Playing Catch and Enjoying the Show

Charlie is playing with the regulation size basketball this summer. He is playing every chance he gets. We live across the street from his school where there are six hoops and two full courts on a patch of pavement where a group of neighborhood kids, the older ones, play a regular game of baseball. Charlie isn’t quite up to that game yet, but it won’t be long. It’ll be a different set of kids, different relationships, different ground rules, but essentially he will join them not too long from now. It was about three blinks ago that I was tossing gently the oversized wiffle ball underhand from a few feet away. It would hit his belly with a barely audible thud and shortly after he’d bring his hands together hoping to catch the ball that was already on the ground and rolling away from him. This morning we already tossed the softer but still relatively hard tee-ball ball for a half hour or so. Full speed, catching in gloves. That happened in the last couple weeks. Forget about hitting. I’ll never throw that boy another underhand pitch again. Haven’t for some time now.

I wasn’t much for baseball growing up. I was in fact rather anti baseball. I was a basketball player to the core. It was my first identity and one I will never fully abandon. I could go a decade without taking a shot and I’d always be a basketball player. A bit past my prime for sure. Rounder and slower. But so long as I have any control over my body I’ll be able to do something with a basketball to feel young and vibrant. It’s ingrained in me.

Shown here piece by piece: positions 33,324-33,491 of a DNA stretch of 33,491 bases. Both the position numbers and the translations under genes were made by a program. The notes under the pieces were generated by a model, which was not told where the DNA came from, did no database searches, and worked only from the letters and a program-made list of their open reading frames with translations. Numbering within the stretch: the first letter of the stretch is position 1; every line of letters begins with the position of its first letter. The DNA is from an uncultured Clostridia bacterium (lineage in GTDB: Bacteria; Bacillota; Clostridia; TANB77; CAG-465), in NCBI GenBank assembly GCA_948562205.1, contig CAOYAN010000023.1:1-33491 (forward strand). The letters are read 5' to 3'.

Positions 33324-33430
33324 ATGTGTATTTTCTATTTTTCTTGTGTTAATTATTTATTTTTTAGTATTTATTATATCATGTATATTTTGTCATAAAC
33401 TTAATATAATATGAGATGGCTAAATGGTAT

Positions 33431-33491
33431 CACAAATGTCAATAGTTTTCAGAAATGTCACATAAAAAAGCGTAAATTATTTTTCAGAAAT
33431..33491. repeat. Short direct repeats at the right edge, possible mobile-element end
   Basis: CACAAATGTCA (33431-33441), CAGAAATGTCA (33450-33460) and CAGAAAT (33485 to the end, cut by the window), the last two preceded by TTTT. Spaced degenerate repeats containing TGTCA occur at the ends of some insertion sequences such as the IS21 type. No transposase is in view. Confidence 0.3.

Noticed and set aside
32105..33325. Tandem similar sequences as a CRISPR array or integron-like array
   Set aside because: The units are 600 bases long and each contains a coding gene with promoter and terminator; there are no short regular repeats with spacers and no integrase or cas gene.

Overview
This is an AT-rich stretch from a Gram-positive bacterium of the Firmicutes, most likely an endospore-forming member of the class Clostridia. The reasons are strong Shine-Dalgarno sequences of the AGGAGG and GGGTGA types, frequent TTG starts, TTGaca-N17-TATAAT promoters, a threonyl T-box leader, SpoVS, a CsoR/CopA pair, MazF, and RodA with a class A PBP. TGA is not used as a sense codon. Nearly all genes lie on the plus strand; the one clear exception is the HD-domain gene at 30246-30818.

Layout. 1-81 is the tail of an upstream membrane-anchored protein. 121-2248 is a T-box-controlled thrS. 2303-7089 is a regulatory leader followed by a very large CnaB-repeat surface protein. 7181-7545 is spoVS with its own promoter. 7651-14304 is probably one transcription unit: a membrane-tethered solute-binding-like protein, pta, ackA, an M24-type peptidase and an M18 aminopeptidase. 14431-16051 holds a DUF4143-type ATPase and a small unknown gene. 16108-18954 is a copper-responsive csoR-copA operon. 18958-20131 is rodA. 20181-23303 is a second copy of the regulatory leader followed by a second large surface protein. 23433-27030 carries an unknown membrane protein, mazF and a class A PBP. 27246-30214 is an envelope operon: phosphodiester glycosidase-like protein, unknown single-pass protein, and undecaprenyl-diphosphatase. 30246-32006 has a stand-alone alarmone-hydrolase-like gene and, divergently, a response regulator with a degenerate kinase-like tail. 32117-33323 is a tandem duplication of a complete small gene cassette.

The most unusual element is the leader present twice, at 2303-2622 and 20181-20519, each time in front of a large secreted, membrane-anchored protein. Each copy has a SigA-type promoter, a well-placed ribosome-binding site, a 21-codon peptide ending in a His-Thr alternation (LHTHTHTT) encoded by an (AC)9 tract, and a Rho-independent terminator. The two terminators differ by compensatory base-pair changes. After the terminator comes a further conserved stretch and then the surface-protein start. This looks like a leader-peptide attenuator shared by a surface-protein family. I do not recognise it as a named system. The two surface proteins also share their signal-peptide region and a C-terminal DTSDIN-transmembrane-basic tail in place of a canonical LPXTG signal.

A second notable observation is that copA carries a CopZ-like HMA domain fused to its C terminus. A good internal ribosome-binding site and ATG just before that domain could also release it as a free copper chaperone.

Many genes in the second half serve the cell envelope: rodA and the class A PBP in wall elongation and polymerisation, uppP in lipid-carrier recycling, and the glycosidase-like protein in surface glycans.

Teddy is not yet interested in sports. He may become an athlete and he may not. He loves his art classes and his dance class that he powered through for the entirety of the school year. Seeing him on stage with the rest fo his classmates at the recital at the end of the year was incredible. He was so nervous about it that for the weeks before everyone wondered if he’d be able to go through with it. But there he was, the ‘Tin Man’ dancing to ‘Ease on Down the Road’, hitting all his marks, even helping others. He was brave and graceful.

I so wanted to be that brave when I was little. My older brothers were in all the plays at school when I was Charlie’s age and I watched them so intently, wishing I could be up there. When they were done with their three day, four show run I’d collect the abandoned, worn scripts and read them cover to cover, over and over, reliving the story in my head for months. I loved Oklahoma so much that I went to the Seymour Library, nine years old, and would take out other Rogers and Hammerstein plays to read and imagine into existence as a production in my head. When I was of an age I was too self-conscious. I didn’t ever tryout. I wish I had his courage.

They aren’t ever going to be in strollers again. I’ve lived long enough to learn that parents are needed for a lifetime, but the need that they had before is gone. They need other things. They need someone to play catch with and casually chat about school friends and sports teams. They need a dad to take them to their dress rehearsal and talk about the music and where it came from and why its cool to be the only boy brave enough to be on the dance team. Sometimes they need a rebounder to feed them for endless shots at the playground hoop and tell them over and over how much better they are then when I was their age. Sometimes they just need me to get in the dirt and look for worms under the rocks.

Pennants, Rainbows and Love